Songs of Experience
"The night is worn..." by Celia Levetus


Songs of Experience
by William Blake, with designs by Celia Levetus
(Nutt, 1902)

Unlike Celia Levetus’s earlier works that focused on children and nature, her illustrations of Blake’s The Songs of Experience employ a greater use of symbolism. Snakes appear in many of these images, evoking the devil or sin. In illustrations for the title page and ‘London’, the snake seems to be tightening itself around the image, creating a sense of constriction. The dark illustration for ‘London’ particularly conveys the idea that the city has become a bleak, destructive place, and the snake seems to be reinforcing this by showering the city in venom. In the title image the winged woman, perhaps an angel, provides a balance between good and evil, but her resigned demeanour suggests that evil is still in control.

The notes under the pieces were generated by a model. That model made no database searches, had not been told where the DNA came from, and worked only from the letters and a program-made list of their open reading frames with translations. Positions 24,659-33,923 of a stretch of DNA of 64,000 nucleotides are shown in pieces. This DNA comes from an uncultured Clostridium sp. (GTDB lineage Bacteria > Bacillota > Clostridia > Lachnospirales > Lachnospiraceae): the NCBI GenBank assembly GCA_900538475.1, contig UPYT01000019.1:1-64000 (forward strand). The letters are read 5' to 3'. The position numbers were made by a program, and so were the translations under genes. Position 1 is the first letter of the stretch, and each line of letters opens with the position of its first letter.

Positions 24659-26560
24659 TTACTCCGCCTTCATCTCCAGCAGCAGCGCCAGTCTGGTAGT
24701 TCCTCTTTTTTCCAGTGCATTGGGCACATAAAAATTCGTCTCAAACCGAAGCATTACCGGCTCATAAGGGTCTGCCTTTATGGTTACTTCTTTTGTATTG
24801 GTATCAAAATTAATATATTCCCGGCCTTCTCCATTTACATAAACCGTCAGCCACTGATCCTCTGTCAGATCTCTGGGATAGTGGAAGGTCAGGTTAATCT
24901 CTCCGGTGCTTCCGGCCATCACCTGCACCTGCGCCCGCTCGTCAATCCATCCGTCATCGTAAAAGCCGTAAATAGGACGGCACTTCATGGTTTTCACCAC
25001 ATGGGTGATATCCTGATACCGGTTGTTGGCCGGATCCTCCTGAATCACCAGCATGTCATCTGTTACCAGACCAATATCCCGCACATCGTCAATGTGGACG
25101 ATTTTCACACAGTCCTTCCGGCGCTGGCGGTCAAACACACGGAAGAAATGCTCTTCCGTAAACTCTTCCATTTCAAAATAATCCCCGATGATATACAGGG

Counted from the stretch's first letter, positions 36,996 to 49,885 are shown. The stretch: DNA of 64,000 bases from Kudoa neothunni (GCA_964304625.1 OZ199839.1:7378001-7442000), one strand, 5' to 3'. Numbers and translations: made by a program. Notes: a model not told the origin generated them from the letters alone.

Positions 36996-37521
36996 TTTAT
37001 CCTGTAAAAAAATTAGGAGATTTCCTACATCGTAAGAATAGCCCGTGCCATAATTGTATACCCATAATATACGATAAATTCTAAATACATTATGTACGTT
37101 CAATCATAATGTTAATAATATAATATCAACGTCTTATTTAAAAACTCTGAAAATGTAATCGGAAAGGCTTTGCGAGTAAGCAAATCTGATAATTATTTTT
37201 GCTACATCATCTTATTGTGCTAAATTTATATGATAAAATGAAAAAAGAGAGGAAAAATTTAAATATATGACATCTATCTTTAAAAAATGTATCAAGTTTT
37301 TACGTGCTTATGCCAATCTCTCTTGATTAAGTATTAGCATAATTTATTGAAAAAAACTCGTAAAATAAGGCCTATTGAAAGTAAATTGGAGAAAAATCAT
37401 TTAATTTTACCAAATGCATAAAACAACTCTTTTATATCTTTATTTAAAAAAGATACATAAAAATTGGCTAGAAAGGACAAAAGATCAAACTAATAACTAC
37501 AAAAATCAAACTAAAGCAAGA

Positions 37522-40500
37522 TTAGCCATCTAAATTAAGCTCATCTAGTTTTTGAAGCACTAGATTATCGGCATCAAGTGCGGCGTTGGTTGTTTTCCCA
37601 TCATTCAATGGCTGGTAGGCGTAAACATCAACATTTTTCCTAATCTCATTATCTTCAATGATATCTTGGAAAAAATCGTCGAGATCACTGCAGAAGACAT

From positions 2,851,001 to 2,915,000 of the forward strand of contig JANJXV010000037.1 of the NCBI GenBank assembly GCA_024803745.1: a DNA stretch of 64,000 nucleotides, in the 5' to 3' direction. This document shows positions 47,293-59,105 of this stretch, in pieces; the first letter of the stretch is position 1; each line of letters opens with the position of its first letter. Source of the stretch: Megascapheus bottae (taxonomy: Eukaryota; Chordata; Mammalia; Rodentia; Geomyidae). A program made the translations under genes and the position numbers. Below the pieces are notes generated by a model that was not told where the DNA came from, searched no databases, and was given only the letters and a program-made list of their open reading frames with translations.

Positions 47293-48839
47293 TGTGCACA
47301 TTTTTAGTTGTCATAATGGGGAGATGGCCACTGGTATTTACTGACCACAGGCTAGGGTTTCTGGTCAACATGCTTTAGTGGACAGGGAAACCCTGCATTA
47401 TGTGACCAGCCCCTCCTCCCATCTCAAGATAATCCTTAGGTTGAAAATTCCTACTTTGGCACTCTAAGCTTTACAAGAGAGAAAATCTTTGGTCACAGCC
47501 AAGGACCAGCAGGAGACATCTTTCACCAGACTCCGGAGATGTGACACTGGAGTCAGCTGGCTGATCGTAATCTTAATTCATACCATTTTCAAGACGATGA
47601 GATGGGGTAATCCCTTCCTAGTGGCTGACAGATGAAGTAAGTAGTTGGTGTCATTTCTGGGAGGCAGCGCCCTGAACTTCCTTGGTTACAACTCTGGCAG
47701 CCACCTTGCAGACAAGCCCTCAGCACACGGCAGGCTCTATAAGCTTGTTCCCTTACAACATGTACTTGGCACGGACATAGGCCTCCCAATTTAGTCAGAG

Levetus’s focus on deep black shading and fine lines, as well as her use of religious symbolism, add a sinister tone to the illustrations, which directly reflect the conflict and suffering which Blake expresses in his poetry.

Caption by Sophie Duncan

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Timeline of Events Associated with Songs of Experience


  • Celia Levetus

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